Determine if a linked list is circular.

The idea here is to move a slow pointer and a fast pointer and if there is a circle, the pointers eventually meet at the same node.

At each step, slow pointer s moves one node and fast pointer f moves two nodes. If s enters a circle, f will be j nodes ahead of s. Since it’s a circle, it also means that f is k – j nodes behind s, where k is number of nodes in the circle. Because s moves forward one node at a time and f moves forward two nodes at a time, f gets one node closer to s at each step.

Since it takes at most k steps for f to meet with s at the same node, and k <= n where n is number of nodes, the runtime is O(n).

```bool isCircular(Node head) {

while (true) {
if (s.next)
s = s.next
else
return false

if (f.next && f.next.next)
f = f.next.next
else
return false

if (f == s)
return true
}
return false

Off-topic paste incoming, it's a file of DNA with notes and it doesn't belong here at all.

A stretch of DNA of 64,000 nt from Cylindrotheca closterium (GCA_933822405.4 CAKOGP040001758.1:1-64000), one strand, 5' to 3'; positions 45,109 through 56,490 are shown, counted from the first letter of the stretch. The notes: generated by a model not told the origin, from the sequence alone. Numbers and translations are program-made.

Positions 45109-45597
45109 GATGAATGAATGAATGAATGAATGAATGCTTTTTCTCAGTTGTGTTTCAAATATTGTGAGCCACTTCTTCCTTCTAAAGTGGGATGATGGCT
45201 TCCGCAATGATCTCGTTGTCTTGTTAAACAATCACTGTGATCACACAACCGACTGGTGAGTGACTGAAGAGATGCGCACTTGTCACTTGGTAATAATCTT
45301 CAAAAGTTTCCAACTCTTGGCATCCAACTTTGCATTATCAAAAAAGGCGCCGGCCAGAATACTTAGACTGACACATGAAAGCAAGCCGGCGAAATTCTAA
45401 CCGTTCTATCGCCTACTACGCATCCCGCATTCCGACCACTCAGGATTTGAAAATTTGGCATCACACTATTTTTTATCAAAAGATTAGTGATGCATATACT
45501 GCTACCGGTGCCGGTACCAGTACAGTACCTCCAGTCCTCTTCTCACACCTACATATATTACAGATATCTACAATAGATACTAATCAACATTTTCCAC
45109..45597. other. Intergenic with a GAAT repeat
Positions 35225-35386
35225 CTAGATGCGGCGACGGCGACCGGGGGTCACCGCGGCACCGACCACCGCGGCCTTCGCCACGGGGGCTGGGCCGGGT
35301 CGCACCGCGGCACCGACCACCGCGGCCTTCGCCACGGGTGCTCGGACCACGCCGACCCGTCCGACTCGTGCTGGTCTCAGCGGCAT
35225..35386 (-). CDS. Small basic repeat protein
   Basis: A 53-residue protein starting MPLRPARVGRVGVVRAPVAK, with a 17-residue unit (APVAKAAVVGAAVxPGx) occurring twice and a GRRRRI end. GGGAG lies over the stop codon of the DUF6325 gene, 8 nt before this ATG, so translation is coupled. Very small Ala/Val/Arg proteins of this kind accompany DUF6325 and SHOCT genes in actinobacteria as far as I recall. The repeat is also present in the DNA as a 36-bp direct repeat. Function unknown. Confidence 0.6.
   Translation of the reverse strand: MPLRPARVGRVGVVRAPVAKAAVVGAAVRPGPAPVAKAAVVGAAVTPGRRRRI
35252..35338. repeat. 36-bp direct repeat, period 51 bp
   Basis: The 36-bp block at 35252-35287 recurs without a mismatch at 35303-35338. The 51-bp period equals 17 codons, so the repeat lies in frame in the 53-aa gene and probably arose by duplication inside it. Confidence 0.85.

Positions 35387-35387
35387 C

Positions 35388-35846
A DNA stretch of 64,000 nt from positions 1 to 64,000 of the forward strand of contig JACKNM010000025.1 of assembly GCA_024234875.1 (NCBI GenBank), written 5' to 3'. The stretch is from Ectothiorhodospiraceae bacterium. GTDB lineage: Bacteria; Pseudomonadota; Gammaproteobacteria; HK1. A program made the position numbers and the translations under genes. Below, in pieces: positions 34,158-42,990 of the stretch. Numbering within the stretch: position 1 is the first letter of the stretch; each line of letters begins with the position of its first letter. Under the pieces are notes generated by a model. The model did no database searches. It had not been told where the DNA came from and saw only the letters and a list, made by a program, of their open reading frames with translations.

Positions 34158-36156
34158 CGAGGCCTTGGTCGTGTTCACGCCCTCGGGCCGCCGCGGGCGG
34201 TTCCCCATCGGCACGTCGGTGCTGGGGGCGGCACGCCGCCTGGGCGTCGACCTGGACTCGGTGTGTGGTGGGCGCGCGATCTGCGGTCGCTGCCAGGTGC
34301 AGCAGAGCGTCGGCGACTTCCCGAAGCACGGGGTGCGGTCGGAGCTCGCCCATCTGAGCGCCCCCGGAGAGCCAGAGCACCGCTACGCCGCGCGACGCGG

}```

Here’s a bit of a math explanation for the circle.
k = number of nodes in circle
i = number of steps taken after s has entered circle
j = number of nodes f is ahead of s after s has entered circle
fp = position of fast pointer in circle
sp = position of slow pointer in circle

Here is the position sp and fp, at any step i
sp = i % k
fp = (2 * i + j) % k

And where sp = fp is where the two pointers meet, or
i % k = (2 * i + j) % k

Let’s do an example. For a circle of length k = 100 and a fast pointer j = 12 nodes ahead, find i where fp = sp.

When i is 0, the slow pointer is at 0 and the fast pointer is 12 nodes ahead just as we would expect.

0 % 100
(2 * 0 + 12) % 100

0 = sp
12 = fp

And when i = 88 steps taken, the two pointers meet. This can be simplified to k – j = 88.

88 % 100
(2 * 88 + 12) % 100

88 = sp
88 = fp

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